Additionally, I feel like in general there is a lot of documentation and appreciation online for both EPCOT Center in its heyday, and Disneyland's extensive history (on just about every topic you could think of), but comparetively, there's not much written about what makes The Magic Kingdom specifically so great. Beyond the admiration through association you get when praising attractions that exist at both American castle parks. Passport2Dreams & Widen Your World are among the few places I'm aware of.

The Magic Kingdom was designed by WED at what was pretty close to their peak. They had just done the 1964 World's Fair, New Orleans Square and Tomorrowland '67, and were clearly ready to do a second take on what they had created in California. It shows, even today, in everything from the Utilidors, to the second floor of the Columba Harbour House to everything else I've already posted pictures of in this thread. To just write off the park's glory days and best designs as a poor imitation of the original, really misses the point of what WED was trying to accomplish IMO.
 

lazyboy97o

Well-Known Member
To just write off the park's glory days and best designs as a poor imitation of the original, really misses the point of what WED was trying to accomplish IMO.
Like the attempts to tie Walt to this era, ignoring the success of Phase 1 helps to reinforce the idea that WED Enterprises, and not the Studio, was responsible for nearly destroying the company in the late 70s and early 80s. Its a narrative that helps to keep themed entertainment in its place, subservient to movies. Disney needed to be saved, and it was saved by reasserting the dominance of the Studio over the theme parks.
 

The Empress Lilly

Well-Known Member
Something that popped into my head while thinking about the Florida Space Mountain...

In a way, it's kind of like an EPCOT pavilion. It has that kind of scale to it, despite just being a "roller coaster", and when RCA sponsored it, there was a real post-show with AAs that was kind of like an attraction of its own. There's also those long hallways, the moving ramp at the end and the way the seperate unload area feels like a lounge or pre-show room on its own. It's still unique in that way. The 1975 and 1983 versions also had a consistent score to them, with '83 having the very EPCOT-like theme song "We've Come So Far".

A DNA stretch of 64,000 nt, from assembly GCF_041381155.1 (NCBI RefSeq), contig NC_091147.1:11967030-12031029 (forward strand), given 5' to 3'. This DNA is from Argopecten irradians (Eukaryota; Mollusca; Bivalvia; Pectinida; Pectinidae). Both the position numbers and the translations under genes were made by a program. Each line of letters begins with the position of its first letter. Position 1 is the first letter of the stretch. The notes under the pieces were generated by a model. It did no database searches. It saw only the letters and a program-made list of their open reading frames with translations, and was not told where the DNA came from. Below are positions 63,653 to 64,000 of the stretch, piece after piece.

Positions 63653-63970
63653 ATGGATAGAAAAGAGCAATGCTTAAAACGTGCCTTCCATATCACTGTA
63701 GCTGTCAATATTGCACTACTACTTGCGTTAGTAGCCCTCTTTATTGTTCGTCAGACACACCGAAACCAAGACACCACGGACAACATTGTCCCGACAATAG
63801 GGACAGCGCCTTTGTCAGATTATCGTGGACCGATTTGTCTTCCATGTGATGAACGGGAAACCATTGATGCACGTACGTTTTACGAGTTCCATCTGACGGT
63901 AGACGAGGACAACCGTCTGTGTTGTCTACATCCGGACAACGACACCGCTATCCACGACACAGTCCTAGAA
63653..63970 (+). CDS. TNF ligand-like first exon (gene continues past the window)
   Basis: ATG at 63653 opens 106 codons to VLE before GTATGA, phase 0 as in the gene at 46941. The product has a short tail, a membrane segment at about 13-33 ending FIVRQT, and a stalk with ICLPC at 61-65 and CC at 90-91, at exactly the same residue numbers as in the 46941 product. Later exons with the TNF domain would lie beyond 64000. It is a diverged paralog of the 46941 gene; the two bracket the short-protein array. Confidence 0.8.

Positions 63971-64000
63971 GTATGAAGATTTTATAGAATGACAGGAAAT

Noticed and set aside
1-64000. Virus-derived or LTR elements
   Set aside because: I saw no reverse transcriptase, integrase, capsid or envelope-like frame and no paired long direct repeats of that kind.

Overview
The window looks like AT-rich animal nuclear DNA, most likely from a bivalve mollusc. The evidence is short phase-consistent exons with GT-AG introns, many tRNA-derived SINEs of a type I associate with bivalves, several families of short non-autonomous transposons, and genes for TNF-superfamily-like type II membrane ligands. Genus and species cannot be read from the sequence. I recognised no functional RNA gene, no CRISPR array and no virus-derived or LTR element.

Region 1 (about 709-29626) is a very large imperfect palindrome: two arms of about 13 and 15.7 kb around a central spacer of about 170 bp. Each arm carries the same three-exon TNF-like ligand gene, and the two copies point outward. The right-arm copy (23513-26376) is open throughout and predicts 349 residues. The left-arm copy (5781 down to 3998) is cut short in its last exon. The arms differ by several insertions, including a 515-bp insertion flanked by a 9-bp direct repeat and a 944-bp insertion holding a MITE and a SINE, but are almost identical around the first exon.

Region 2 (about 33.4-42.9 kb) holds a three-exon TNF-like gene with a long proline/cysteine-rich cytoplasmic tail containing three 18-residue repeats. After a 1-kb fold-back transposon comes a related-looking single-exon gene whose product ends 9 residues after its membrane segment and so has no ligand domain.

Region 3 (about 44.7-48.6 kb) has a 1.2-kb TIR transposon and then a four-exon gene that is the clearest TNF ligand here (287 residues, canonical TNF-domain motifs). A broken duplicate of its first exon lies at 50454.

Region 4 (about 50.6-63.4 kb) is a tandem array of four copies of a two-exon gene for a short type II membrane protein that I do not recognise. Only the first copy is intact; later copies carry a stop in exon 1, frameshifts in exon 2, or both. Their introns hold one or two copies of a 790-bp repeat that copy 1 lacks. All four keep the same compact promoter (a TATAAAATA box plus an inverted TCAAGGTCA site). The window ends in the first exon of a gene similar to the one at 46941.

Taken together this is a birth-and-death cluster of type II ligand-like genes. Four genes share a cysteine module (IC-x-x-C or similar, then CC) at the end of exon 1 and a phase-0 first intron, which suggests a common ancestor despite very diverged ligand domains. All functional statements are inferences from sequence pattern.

The California mountain in comparison feels so much smaller, not just because it literally is (and sunk into the ground...and bordered on most sides by other buildings), but because everything from the tighter indoor queue to breaking the chainlift into thirds (and having it seperated from the rest of the track) makes the overall experience a lesser one. There it's just another ride. It's not a defining part of the park's identity or landscape in the way you see it from the monorail or Contemporary parking lot at WDW.

Space [Discovery] Mountain in Paris is way more intense as a coaster, and beautiful in its own way, but I think Florida still has the best designed version of the ride to date. Too bad it's the worst maintained.
For me that is pretty much he standard story of the MK. The MK is the greatest, prettiest, best castle park ever build, but the worst maintained and the most compromised.